Data are displayed below in Table 2. The data show that burned mice treated with rBPI^ had a significant (p= 0.011) decrease in the incidence of bacterial translocation compared to burned, saline-treated controls.
Group No. #MLN #MLN Incidence of Bacterial Mice (+) (-) Translocation
No Bum 22 0 22 0%
Burned-Saline Rx 18 10 8 55.5%
Bumed-BPI Rx 17 2 15 11.8%
Postbum administration of BPI protein product was demonstrated to reduce the incidence of bacterial translocation following severe bum injury in mice. BPI protein product may also act to increase clearance and killing of bacteria by host defenses, after the bacteria have migrated to the mesenteric tissues. Thus, BPI protein products are expected to be valuable in the treatment of severe bum injury.
In unrelated experiments, rats were burned and infected immediately with a certain dose and strain of Klebsiella pneumoniae but were not treated until the fourth day after bum and simultaneous infection with BPI in combination with either lipid X or monophosphoryl lipid A (MPLA). No reduction of mortality under these conditions was observed in the lipid X- or MPLA-treated mice with or without BPI. Such results were not surprising given the infection load, the late administration of BPI, the lack of concurrent antibiotic treatment, and the relative resistance of Klebsiella species to in vitro BPI killing. In contrast to such conditions, BPI protein product therapy is generally expected to be initiated soon after bum injury and prior to the development of infection, and has been shown to be effective under these conditions as illustrated above in Examples 1-2. Numerous modifications and variations of the above-described invention are expected to occur to those of skill in the art. Accordingly, only such limitations as appear in the appended claims should be placed thereon.
(1) GENERAL INFORMATION:
(i) APPLICANT: Hansbrough, John F.
(ii) TITLE OF INVENTION: Method of Treating Conditions Associated With Burn Injuries
(iii) NUMBER OF SEQUENCES: 2
(iv) CORRESPONDENCE ADDRESS:
(A) ADDRESSEE: Marshall, O'Toole, Gerstein, Murray & Borun
(B) STREET: 6300 Sears Tower, 233 South Wacker Drive
(C) CITY: Chicago
(D) STATE: Illinois
(E) COUNTRY: United States of America
(F) ZIP: 60606-6402
(v) COMPUTER READABLE FORM:
(A) MEDIUM TYPE: Floppy disk
(B) COMPUTER: IBM PC compatible
(C) OPERATING SYSTEM: PC-DOS/MS-DOS
(D) SOFTWARE: Paten In Release #1.0, Version #1.25
(vi) CURRENT APPLICATION DATA:
(A) APPLICATION NUMBER:
(B) FILING DATE:
(viii) ATTORNEY/AGENT INFORMATION:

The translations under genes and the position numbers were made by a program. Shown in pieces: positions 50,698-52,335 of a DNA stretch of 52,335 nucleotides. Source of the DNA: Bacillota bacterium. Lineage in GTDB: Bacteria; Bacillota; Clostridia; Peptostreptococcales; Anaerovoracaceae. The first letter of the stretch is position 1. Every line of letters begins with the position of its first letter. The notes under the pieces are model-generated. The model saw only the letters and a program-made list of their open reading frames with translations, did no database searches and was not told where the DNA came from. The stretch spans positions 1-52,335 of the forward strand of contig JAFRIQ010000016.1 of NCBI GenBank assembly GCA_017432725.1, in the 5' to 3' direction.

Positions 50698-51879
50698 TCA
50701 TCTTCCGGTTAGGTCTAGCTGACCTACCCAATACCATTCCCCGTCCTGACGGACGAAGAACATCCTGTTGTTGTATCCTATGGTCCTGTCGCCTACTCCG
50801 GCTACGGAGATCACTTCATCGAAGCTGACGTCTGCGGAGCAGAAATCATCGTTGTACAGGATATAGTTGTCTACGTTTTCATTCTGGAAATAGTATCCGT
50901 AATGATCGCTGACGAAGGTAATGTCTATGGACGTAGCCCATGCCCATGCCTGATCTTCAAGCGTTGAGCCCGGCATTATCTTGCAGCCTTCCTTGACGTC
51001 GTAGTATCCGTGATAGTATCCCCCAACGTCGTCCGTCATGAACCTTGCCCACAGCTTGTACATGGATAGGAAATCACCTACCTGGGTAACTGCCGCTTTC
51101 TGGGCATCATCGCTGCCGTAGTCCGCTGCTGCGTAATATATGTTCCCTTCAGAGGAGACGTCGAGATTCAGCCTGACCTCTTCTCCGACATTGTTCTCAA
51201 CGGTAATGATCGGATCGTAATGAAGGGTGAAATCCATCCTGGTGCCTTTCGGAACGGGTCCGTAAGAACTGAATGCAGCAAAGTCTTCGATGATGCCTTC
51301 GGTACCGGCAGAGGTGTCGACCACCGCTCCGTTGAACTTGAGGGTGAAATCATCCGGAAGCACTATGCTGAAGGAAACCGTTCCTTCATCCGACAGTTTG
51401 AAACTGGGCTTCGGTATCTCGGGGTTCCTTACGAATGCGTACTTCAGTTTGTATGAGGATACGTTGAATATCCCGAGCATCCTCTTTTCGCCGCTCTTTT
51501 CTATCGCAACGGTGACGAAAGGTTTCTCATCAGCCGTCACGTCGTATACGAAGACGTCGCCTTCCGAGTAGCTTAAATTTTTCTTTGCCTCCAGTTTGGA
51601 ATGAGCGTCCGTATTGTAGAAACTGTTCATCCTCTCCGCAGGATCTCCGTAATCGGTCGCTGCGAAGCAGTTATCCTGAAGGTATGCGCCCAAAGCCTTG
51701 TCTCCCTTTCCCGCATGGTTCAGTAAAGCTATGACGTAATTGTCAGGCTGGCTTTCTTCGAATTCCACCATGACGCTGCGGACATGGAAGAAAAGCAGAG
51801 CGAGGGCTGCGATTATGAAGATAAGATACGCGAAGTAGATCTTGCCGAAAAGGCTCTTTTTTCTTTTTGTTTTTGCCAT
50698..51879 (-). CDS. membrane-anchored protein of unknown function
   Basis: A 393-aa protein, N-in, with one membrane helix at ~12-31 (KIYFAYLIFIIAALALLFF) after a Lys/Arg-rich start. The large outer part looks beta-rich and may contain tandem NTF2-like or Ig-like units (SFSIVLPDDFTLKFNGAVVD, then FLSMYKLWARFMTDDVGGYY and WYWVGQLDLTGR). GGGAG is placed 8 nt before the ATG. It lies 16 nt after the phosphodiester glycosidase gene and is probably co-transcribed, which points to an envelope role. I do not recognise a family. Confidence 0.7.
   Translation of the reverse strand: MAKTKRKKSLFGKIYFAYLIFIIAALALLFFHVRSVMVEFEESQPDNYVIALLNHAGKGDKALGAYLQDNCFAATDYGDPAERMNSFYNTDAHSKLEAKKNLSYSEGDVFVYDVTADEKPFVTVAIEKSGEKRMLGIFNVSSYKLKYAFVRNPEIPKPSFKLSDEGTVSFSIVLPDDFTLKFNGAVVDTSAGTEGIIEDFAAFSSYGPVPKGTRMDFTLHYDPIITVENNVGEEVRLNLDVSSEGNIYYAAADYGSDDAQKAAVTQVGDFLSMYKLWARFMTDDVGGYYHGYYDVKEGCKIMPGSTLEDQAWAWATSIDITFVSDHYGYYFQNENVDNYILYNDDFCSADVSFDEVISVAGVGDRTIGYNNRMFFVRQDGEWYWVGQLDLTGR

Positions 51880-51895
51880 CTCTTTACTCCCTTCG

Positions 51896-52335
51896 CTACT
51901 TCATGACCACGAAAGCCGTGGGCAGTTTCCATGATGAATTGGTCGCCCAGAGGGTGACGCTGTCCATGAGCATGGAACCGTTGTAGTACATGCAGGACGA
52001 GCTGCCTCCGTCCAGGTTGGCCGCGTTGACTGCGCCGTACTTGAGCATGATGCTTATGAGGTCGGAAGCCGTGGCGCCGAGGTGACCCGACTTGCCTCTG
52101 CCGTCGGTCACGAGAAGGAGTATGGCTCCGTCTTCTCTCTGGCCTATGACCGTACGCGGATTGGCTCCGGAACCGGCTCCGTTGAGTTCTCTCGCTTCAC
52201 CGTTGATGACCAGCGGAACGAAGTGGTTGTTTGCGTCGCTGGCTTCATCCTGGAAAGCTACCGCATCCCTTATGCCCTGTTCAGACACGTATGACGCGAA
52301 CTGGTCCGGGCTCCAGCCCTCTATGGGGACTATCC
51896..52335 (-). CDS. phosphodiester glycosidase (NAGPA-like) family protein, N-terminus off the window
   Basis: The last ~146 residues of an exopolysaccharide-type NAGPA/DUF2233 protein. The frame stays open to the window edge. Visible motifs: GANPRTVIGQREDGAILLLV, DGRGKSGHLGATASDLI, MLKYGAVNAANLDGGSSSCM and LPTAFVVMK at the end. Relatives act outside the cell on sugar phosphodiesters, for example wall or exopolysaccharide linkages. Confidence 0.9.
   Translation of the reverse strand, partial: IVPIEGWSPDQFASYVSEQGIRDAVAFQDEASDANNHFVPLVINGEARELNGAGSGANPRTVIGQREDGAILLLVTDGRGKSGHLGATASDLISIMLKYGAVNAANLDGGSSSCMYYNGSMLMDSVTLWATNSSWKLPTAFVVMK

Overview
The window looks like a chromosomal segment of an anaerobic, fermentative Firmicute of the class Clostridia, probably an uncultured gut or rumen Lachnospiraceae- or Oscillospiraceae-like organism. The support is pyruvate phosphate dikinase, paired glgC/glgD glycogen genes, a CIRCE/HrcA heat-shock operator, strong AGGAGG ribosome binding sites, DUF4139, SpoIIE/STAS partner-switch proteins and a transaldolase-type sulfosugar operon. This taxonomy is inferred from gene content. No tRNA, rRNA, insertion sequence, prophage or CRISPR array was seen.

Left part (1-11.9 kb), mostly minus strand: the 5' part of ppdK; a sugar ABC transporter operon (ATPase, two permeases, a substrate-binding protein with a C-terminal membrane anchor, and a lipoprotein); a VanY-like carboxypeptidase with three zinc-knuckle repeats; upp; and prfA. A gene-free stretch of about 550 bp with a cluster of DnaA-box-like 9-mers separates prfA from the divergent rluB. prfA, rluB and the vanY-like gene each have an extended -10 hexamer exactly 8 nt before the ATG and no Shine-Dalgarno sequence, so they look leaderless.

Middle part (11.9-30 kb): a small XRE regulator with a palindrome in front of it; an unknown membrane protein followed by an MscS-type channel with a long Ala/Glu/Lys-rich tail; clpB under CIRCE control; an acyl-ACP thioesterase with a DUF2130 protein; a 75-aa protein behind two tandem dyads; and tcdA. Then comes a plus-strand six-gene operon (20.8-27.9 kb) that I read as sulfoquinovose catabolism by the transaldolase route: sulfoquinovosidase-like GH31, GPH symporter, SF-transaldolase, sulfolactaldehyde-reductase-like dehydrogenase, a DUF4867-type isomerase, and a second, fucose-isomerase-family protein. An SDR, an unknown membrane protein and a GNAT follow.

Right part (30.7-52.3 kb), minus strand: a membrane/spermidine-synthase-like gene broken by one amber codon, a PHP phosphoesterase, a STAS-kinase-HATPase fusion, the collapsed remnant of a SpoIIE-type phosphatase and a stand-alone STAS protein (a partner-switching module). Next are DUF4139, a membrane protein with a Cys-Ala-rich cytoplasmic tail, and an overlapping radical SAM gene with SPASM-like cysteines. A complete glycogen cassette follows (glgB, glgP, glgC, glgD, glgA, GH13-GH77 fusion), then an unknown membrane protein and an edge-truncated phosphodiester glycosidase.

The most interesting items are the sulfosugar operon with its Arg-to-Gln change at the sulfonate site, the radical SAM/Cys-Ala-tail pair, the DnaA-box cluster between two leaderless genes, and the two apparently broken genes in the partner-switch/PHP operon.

(A) NAME: Sharp, Jeffrey S.
(B) REGISTRATION NUMBER: 31,879
(C) REFERENCE/DOCKET NUMBER: 27129/32297
(ix) TELECOMMUNICATION INFORMATION:
(A) TELEPHONE: 312/474-6300
(B) TELEFAX: 312/474-0448
(C) TELEX: 25-3856
(2) INFORMATION FOR SEQ ID NO:l:
(i) SEQUENCE CHARACTERISTICS:
(A) LENGTH: 1813 base pairs
(B) TYPE: nucleic acid
(C) STRANDEDNESS : single
(D) TOPOLOGY: linear
(ii) MOLECULE TYPE: CDNA
(A) NAME/KEY: CDS
(B) LOCATION: 31..1491
(A) NAME/KEY: mat_peptide
(B) LOCATION: 124..1491
(A) NAME/KEY: misc_feature
(D) OTHER INFORMATION: "rBPI" (xi) SEQUENCE DESCRIPTION: SEQ ID NO:l:
CAGGCCTTGA GGTTTTGGCA GCTCTGGAGG ATG AGA GAG AAC ATG GCC AGG GGC 54
Met Arg Glu Asn Met Ala Arg Gly -31 -30 -25
CCT TGC AAC GCG CCG AGA TGG GTG TCC CTG ATG GTG CTC GTC GCC ATA 102 Pro Cys Asn Ala Pro Arg Trp Val Ser Leu Met Val Leu Val Ala lie -20 -15 -10
GGC ACC GCC GTG ACA GCG GCC GTC AAC CCT GGC GTC GTG GTC AGG ATC 150 Gly Thr Ala Val Thr Ala Ala Val Asn Pro Gly Val Val Val Arg He
-5 1 5
TCC CAG AAG GGC CTG GAC TAC GCC AGC CAG CAG GGG ACG GCC GCT CTG 198 Ser Gin Lys Gly Leu Asp Tyr Ala Ser Gin Gin Gly Thr Ala Ala Leu 10 15 20 25
CAG AAG GAG CTG AAG AGG ATC AAG ATT CCT GAC TAC TCA GAC AGC TTT 246 Gin Lys Glu Leu Lys Arg He Lys He Pro Asp Tyr Ser Asp Ser Phe 30 35 40
AAG ATC AAG CAT CTT GGG AAG GGG CAT TAT AGC TTC TAC AGC ATG GAC 294 Lys He Lys His Leu Gly Lys Gly His Tyr Ser Phe Tyr Ser Met Asp 45 50 55
ATC CGT GAA TTC CAG CTT CCC AGT TCC CAG ATA AGC ATG GTG CCC AAT 342 He Arg Glu Phe Gin Leu Pro Ser Ser Gin He Ser Met Val Pro Asn 60 65 70
GTG GGC CTT AAG TTC TCC ATC AGC AAC GCC AAT ATC AAG ATC AGC GGG 390 Val Gly Leu Lys Phe Ser He Ser Asn Ala Asn He Lys He Ser Gly 75 80 85